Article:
Let’s have a look at the consonant c. If it precedes –a, -o, -u, it is pronounced [k] as in calme (calm), curiosité (curiosity), cousin (cousin). The only exception is second (second).
Whereas, if it precedes –e, -i, it is pronounced [s] as in ici (here) and ceinture (belt). In order to keep the sound [s] before –a, -o, -u, the consonant c takes the cedilla as in français (French), leçon (lesson), reçu (receipt).
The groups ch and sch are pronounced [ʃ] as in chercher (to search), but in some cases their pronunciation is [k] as in orchestre (orchestra).
Now let’s pass to the consonant g. When it is followed by –a, -o, -u, its pronunciation is [g] as in gourmand (greedy), while g + -e, -i, is pronounced [ʒ] as in sage (wise).
Let’s go on with the group ll. When it is preceded by –i, its pronunciation is [ij], as in fille (girl). The exceptions are ville (city), tranquille (quiet) and mille (a thousand) that keep the sound [il].
The consonant p is silent when it is followed by -t, as in sept (seven), whereas, as in English, the group ph is pronounced [f].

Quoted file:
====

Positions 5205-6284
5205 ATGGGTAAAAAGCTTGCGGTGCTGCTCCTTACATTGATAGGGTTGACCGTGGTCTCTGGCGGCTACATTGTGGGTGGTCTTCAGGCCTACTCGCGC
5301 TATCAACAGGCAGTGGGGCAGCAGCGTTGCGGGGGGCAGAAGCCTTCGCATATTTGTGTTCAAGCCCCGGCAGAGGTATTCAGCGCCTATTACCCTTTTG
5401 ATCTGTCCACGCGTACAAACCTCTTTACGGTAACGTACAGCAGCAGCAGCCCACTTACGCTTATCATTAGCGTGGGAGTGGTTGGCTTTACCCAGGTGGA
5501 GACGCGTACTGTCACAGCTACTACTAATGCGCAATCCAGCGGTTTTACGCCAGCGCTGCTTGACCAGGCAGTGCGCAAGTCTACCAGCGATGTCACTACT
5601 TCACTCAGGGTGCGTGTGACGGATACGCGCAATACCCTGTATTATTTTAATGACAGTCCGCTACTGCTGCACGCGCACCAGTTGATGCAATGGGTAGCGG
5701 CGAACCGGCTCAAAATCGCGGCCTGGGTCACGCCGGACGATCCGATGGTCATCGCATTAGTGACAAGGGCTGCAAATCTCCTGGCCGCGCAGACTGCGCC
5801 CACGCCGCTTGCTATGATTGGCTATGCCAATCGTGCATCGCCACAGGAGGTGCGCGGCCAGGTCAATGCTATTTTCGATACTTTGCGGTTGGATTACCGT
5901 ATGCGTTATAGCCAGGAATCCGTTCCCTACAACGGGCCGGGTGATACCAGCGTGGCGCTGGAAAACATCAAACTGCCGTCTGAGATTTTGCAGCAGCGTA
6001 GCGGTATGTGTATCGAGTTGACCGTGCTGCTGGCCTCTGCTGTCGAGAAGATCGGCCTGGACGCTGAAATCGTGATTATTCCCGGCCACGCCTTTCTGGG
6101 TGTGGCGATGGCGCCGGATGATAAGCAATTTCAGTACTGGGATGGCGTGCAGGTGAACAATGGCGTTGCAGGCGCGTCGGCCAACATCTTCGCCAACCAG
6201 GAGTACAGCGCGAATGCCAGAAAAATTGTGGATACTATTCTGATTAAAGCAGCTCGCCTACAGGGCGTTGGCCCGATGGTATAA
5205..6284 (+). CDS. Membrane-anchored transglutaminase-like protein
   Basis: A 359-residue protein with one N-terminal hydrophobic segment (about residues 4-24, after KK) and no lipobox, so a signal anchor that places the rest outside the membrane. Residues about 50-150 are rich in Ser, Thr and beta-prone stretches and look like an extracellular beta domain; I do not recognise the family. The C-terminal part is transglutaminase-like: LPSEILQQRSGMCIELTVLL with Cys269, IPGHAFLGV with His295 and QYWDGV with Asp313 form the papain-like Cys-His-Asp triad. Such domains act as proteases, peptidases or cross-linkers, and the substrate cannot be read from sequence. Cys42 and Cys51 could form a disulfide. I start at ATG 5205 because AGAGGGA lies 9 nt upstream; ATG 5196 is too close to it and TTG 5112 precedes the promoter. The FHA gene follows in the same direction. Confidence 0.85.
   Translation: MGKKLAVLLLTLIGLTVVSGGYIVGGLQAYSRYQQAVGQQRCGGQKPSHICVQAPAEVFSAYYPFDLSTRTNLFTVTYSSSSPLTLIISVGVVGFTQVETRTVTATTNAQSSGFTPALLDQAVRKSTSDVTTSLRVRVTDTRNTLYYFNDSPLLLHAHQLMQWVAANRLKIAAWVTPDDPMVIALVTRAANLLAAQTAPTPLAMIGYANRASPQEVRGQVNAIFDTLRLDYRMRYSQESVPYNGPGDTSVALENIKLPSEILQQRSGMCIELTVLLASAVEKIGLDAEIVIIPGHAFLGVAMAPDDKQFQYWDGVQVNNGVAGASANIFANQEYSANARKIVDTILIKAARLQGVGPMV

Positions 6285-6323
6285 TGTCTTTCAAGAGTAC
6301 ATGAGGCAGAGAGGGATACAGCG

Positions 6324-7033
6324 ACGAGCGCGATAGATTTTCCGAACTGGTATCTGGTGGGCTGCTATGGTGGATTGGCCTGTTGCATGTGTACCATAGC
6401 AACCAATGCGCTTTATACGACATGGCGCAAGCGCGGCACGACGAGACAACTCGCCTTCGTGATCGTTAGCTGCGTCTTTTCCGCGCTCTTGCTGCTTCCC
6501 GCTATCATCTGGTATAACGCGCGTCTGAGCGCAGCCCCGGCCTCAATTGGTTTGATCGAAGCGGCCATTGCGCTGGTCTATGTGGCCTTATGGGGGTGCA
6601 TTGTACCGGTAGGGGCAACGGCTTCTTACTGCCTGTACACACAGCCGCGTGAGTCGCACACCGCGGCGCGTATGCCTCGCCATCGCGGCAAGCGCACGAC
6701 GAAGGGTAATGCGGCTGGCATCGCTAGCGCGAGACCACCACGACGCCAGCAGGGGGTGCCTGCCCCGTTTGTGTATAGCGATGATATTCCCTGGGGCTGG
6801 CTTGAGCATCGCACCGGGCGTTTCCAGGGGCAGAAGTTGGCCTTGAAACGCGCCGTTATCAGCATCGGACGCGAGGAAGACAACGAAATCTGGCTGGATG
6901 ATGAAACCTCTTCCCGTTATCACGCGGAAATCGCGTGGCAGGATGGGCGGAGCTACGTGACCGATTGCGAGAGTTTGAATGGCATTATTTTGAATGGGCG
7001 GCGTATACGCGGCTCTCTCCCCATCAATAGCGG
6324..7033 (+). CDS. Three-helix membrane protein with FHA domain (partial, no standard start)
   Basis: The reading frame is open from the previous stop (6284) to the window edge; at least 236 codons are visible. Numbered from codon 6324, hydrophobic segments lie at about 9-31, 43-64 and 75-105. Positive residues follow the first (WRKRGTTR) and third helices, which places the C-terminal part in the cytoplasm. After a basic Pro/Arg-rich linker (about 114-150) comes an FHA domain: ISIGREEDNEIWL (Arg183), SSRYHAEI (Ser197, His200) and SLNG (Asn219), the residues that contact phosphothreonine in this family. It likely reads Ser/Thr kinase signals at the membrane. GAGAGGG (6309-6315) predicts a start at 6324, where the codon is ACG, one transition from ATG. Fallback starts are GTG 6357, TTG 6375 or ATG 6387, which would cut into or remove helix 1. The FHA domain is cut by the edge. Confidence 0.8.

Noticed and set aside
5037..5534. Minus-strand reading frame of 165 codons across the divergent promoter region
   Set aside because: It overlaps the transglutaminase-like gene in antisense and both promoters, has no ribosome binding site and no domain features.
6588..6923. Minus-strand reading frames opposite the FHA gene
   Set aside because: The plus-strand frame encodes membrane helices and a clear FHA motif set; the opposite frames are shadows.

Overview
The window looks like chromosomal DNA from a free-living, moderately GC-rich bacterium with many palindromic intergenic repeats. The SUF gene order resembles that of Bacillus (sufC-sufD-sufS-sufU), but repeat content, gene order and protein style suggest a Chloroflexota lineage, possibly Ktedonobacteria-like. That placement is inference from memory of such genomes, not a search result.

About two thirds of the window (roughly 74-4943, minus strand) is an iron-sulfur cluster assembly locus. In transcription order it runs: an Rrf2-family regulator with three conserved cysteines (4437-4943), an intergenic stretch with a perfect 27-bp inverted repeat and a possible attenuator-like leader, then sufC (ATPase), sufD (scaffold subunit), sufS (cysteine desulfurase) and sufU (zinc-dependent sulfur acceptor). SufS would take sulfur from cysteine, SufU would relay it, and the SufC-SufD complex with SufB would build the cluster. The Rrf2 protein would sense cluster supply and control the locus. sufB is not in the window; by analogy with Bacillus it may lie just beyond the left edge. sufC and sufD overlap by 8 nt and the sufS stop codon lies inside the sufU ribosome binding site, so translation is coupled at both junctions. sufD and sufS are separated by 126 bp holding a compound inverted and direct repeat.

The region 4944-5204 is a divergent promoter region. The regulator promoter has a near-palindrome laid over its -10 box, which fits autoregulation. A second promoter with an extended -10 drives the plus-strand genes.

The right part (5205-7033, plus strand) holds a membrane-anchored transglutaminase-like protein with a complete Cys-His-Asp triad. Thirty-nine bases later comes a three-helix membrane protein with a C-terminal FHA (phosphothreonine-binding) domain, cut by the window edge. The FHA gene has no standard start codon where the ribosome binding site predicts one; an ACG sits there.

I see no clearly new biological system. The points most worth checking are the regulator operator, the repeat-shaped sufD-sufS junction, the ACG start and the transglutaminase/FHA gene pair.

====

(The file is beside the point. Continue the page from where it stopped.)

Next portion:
Now let’s have a look at s. In general its pronunciation is [s], but if it is between two vowels or before –b or –v, it is pronounced [z]. Compare: soir (evening) and ruse (cunning).
The last two consonants we will consider are t and x. The pronunciation of t is quite easy, you just have to know that, in some cases, when it is followed by –i its pronunciation is [s], as in émotion (emotion), spatiale (spatial) démocratie (democracy), but you keep the sound [t] in amitié (friendship) and garantie (guarantee). The pronunciation of x is a little more difficult. Generally speaking it is pronounced [ks] as in prétexte (pretext). When it is preceded by –e its pronunciation is [gz] as in exercice (exercise), but sometimes it is pronounced [z] as in dixième (tenth) and sixième (sixth).
Last but not least, remember that the consonants d, p, s, t in word-final position are generally silent: you can easily remember this group of consonants thinking about the word DEPOSIT, that contains them all.